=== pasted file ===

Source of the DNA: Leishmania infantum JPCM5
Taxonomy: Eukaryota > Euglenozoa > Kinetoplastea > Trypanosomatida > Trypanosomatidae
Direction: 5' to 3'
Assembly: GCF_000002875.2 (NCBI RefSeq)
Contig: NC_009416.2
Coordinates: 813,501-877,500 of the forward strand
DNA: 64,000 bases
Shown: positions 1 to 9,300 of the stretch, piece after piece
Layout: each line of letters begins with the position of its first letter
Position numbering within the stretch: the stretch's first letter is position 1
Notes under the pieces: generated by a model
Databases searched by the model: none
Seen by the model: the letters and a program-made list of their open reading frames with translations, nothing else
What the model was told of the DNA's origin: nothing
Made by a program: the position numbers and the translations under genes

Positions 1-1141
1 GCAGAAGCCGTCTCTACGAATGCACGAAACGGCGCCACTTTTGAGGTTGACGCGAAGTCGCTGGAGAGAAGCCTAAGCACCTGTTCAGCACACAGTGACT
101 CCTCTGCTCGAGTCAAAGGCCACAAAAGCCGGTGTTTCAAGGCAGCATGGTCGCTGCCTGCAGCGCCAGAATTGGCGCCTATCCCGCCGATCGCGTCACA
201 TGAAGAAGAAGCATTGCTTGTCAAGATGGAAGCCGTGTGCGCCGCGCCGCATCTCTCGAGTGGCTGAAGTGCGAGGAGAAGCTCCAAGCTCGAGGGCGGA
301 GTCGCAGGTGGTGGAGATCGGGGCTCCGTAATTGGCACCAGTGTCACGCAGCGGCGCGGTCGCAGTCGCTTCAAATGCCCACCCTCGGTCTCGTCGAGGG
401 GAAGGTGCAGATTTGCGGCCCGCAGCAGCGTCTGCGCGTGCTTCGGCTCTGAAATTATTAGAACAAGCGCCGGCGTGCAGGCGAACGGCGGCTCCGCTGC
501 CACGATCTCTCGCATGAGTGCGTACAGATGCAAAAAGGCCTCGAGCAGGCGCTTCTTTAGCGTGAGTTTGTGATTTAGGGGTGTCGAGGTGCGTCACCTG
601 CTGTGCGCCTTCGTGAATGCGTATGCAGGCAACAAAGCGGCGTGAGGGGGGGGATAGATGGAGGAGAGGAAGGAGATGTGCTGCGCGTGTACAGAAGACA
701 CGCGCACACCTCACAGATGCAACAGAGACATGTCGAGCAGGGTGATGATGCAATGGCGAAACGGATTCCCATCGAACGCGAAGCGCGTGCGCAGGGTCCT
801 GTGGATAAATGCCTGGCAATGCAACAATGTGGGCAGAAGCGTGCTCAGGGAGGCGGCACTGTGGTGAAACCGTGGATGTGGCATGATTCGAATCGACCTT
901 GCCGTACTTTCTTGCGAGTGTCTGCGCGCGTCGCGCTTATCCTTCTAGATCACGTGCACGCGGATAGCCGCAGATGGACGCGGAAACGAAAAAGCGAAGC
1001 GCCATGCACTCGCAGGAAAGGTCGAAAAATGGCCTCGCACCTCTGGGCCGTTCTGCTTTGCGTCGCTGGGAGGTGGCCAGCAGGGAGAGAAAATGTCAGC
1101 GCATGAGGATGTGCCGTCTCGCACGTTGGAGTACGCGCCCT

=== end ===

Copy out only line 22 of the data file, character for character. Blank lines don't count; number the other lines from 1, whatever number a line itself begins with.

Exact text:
501 CACGATCTCTCGCATGAGTGCGTACAGATGCAAAAAGGCCTCGAGCAGGCGCTTCTTTAGCGTGAGTTTGTGATTTAGGGGTGTCGAGGTGCGTCACCTG